Len Shindel Archives - Baltimore Post-ExaminerBaltimore Post-Examiner

A Nephew’s Hug

It was the right time   For the longest hug.   Had my nephew fathomed the death of his own younger brother?   Did he know his powerful, but soothing words, the prior night’s eulogy, quoting my own father’s favorite […]

A Nephew’s Hug

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It was the right time   For the longest hug.   Had my nephew fathomed the death of his own younger brother?   Did he know his powerful, but soothing words, the prior night’s eulogy, quoting my own father’s favorite […]

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Jackson and Beirut

In 2008, while working for the International Brotherhood of Electrical Workers, I traveled to Mississippi, as a “released staff” to the AFL-CIO to cover the unions’ campaign for Ronnie

Can’t Beat This

The late U.S. Fish and Wildlife Service Director Sean Hamilton fly-fishing. Photo used under a Creative Commons license of flickr user USFWS. One of my favorite bike rides in

Math Fright

I have always been frightened by math.   8,473 km, 5,264.878 miles between Amazon rain forests, Greenland ice sheets.   150 acres Amazon forest lost every minute, 78 million acres lost every year.   11 billion tons of Greenland’s ice lost, 1 day.   Is someone not

 Fingers

Raspy cough, white bathrobe, fingers reaching for your ivory coffee mug, red lipstick on the rim, fingers, slender and strong like vice grips, nails stripped of polish, fingers, so many years before pressing a cold washcloth against my fevered forehead. fingers, stretching for chocolate, sneaking smokes. fingers, clasping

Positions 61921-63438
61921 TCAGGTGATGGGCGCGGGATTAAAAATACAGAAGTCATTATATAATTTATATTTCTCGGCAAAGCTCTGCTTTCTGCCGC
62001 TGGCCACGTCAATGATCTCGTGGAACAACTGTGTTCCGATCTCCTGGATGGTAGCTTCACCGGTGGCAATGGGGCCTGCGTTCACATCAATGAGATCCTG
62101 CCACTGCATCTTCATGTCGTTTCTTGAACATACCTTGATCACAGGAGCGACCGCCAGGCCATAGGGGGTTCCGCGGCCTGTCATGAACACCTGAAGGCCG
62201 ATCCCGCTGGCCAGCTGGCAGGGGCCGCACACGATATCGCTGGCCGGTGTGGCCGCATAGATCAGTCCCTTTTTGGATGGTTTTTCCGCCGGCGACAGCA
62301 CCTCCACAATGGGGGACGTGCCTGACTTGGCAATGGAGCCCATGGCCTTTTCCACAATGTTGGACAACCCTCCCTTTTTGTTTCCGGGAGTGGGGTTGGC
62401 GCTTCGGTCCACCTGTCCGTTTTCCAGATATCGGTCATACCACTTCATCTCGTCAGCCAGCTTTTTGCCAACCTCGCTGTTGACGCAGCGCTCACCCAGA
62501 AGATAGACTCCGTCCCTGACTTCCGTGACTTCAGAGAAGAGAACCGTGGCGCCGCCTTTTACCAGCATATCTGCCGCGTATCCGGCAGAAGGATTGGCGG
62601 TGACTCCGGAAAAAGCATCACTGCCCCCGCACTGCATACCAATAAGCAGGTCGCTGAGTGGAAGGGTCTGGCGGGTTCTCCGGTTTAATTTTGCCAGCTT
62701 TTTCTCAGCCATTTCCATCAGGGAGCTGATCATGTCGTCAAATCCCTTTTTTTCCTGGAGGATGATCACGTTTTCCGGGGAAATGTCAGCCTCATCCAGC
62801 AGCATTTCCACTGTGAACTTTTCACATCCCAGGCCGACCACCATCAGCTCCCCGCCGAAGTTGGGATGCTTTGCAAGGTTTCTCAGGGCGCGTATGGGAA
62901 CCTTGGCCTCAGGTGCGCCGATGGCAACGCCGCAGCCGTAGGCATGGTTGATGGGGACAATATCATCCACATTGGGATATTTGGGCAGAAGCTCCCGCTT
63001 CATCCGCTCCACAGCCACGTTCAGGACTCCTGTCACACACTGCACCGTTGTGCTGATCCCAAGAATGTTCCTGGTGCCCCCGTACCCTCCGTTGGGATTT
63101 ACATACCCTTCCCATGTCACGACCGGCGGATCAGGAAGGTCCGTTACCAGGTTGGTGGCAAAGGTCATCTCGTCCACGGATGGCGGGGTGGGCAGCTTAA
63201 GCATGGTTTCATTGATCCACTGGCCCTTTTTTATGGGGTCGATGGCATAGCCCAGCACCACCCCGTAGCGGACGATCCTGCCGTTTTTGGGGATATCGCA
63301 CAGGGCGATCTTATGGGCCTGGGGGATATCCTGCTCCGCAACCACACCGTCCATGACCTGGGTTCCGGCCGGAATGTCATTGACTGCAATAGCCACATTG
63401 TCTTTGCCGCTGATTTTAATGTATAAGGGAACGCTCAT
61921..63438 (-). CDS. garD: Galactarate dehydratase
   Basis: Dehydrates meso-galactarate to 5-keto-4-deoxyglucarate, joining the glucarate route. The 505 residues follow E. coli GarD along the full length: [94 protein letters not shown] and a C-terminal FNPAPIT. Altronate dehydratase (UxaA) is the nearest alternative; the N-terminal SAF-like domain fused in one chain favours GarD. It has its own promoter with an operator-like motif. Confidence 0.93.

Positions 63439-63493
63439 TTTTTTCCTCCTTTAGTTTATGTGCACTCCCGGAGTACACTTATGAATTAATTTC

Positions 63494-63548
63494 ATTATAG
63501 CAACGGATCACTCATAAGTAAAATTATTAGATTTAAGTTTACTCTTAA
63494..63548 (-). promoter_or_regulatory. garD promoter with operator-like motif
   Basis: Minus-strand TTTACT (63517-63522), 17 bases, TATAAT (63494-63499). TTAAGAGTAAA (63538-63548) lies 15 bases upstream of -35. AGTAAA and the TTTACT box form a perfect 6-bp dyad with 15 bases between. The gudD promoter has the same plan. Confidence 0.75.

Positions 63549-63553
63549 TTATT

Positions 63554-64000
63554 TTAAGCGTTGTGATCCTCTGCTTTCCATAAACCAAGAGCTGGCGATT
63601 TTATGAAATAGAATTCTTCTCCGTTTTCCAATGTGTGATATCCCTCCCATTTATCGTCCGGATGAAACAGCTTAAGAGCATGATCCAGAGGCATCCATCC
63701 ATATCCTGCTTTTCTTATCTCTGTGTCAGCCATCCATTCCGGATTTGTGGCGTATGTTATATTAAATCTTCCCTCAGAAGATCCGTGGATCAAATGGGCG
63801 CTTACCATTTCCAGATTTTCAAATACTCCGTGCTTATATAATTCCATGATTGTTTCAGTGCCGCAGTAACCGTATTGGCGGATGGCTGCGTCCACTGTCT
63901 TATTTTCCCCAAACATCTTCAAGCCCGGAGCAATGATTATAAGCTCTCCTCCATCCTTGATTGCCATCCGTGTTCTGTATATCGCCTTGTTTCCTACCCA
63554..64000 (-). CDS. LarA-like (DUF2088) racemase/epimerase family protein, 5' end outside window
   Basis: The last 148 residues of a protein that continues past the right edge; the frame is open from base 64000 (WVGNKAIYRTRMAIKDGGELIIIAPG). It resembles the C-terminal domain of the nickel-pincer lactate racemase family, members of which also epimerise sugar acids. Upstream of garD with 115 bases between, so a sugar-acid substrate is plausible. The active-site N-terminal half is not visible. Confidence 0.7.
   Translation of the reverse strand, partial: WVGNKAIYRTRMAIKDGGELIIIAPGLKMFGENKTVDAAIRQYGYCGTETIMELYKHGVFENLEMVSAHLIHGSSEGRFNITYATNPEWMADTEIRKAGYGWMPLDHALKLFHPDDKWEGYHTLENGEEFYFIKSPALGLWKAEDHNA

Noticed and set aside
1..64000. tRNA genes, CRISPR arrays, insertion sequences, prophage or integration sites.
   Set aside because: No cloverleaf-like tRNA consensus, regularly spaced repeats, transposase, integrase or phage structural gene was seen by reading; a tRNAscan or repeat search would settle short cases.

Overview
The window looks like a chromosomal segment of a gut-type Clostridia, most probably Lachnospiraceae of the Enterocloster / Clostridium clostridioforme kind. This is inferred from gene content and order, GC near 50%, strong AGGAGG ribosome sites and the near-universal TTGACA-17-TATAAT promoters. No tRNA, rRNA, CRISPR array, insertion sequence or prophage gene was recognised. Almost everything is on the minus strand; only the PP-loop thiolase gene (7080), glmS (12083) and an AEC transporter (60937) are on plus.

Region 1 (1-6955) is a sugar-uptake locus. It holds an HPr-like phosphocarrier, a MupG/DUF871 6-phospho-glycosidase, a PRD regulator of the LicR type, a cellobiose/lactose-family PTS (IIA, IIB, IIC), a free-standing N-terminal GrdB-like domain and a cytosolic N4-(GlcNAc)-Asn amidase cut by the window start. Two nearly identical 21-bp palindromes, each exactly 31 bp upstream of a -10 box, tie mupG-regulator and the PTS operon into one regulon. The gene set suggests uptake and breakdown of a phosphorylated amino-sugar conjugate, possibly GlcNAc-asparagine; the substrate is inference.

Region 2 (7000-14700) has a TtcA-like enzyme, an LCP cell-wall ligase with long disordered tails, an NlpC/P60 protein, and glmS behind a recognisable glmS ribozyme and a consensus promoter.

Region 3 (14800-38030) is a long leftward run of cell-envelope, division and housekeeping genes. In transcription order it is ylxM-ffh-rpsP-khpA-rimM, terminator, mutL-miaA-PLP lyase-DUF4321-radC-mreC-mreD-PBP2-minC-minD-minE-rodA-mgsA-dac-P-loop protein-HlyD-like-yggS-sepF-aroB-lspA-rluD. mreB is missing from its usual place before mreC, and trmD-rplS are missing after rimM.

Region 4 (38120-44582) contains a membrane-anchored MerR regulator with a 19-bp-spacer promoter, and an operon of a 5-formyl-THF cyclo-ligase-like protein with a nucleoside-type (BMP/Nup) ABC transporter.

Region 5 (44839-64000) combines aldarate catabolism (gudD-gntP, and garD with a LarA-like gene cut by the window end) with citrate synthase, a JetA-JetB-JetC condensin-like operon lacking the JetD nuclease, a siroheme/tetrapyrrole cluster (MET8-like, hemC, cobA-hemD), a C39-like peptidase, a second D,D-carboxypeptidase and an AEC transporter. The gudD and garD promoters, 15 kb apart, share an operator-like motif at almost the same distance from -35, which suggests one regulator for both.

Mill Memorabilia

Feature photo: Members of United Steelworkers Local 2609 at Bethlehem Steel’s Sparrows Point Plant hold a “tailgate” meeting at Penwood Field across from the plant’s hot rolling mill to

Buddy Bantum

I began working at Bethlehem Steel’s Sparrows Point Plant in 1973. I had graduated high school in 1968 in Connecticut and attended George Washington University for one year before

Bernie

Photo used under a Creative Commons license from flickr user Jasperdo  In the 1970s, I was living in Waverly, near the old Memorial Stadium. The city neighborhood was nearly all

Mac

Mac peered over his machine. His frantic foreman missed the wiser-than-you’ll-ever-be smile.   Mac was never disrespectful. But nobody messed with Shop Steward Billy McGuire, WWII U.S. Army Veteran.   I caught the big guy’s dry smile myself, radical know-it-all I

Coalescence

I peel leaf-colored clumps from my shovel. The clay carries memories, art class, wonders of the kiln, the rabbi’s head on a silver dish atop my grandmother’s mahogany table, forever pliable and moist, sculptures adorning the

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